We see the rich man has his senses about him in hell. He can see, he can hear, he can even feel his parched tongue, because he has no access to water there. So a person in hell is still themselves. They’re still who they are. But they are in sorrow, in flame, and terribly thirsty. This is their permanent state.

Second point, hell is the result of sin. We see another scripture about hell spoken by Jesus, he said, “And if your hand causes you to sin, cut it off. It is better for you to enter life crippled than with two hands to go to hell, to the unquenchable fire. And if your foot causes you to sin, cut it off. It is better for you to enter life lame than with two feet to be thrown into hell. And if your eye causes you to sin, tear it out. It is better for you to enter the kingdom of God with one eye than with two eyes to be thrown into hell, ‘where their worm does not die and the fire is not quenched.”-Mark 9:43-48

We really see here the severity of our situation. Sin is such a danger and a temptation for us, but Jesus challenges us to set it all aside, and to go to any lengths necessary to repent. He goes as far as to say that if your hand causes you to sin, you should cut that hand off, even if it’s your good hand. That’s the lengths we should go to, to be free from sin and live pure in Jesus Christ.

We’ve all sinned in many ways, disobeying God’s commands for the world in which we live. Our flesh tempts us to sin, and we have all yielded to that temptation to sin.

Sin is the problem, and heaven is a place without sin. So hell, in contrast, is a place where sin is punished. Sin destroys everything. It’s like a cancer. It’s why the world today is so messed up and awful. Sin is the problem. Hell is the quarantine area for sin.

When we sin, we tend to brush it aside, and hide it in our past. But God sees our entire past, present and future. And it’s all documented in heaven. That’s why we need Jesus Christ, his perfect sacrifice, is what washes away our sins, so that they are no longer recorded in heaven. They are covered over, and our slate is clean. But without Jesus, on judgment day, we will be judged by the things recorded about our lives.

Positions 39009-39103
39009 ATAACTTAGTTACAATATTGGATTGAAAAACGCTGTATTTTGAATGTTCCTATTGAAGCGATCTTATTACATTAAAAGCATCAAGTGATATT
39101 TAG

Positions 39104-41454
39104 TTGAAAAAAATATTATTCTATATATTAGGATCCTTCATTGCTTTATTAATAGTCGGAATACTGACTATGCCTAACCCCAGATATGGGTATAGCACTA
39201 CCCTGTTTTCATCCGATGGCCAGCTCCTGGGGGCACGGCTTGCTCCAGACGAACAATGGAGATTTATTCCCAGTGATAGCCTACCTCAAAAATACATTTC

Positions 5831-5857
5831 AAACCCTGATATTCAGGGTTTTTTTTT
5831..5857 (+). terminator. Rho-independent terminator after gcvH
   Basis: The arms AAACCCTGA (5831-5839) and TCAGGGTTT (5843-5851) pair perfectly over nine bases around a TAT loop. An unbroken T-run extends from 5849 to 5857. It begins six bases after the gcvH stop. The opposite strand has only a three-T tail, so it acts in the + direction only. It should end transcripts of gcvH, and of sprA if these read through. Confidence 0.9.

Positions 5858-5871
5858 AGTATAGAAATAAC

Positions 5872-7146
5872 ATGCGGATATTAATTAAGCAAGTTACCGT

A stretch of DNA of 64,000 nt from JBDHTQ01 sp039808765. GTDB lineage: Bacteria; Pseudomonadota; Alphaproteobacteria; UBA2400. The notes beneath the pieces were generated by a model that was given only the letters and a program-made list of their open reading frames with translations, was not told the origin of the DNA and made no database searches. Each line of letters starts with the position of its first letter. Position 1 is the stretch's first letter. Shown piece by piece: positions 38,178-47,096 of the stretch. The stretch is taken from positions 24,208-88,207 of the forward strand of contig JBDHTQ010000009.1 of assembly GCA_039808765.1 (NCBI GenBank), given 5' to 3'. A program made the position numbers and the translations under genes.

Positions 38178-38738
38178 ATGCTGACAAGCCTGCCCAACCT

Point number three, hell is a place of remembering. In hell, supposing we end up there, is a place where memories are continuously brought to mind, of all the times we sinned. And I think we would see it from a perspective of justice, "look at what I did," it was wrong, and we’ll know in hell, through and through, that we deserve the punishment we’re receiving. 

We’ll remember all the sins we committed and think to ourselves, "yes, I did that, yes, my punishment is just." Very sad, but I read one man’s book, where he had a near death experience, his name was Brian Melvin, and when he was shown his sins, he really came into agreement with God, and agreed, "yes, hell would be a fair punishment for what I did." So we would see sin, finally, the way God sees it, as something truly unthinkably horrible and deserving of justice. 

The other thing I think we would remember in hell, with great regret, is every opportunity we had to receive Jesus as our savior and yet refused. There were opportunities in my past that I refused. And I’m certain I would remember those in hell, and think to myself, "Why oh why didn’t I listen? Why didn’t I just receive Jesus as my savior?" What if, would be the question, what if I had made different choices?

Point number 4, there seem to be different locations in hell, based on what sins we committed on the Earth. We hear of different Hebrew and Greek words that describe hell in different ways, Gehenna, hell, hades, Sheol, the pit, the grave, punishment, destruction, outer darkness, and so on. According to the Holman bible dictionary, four times in the bible Sheol, often translated hell, is described as the place farthest from heaven.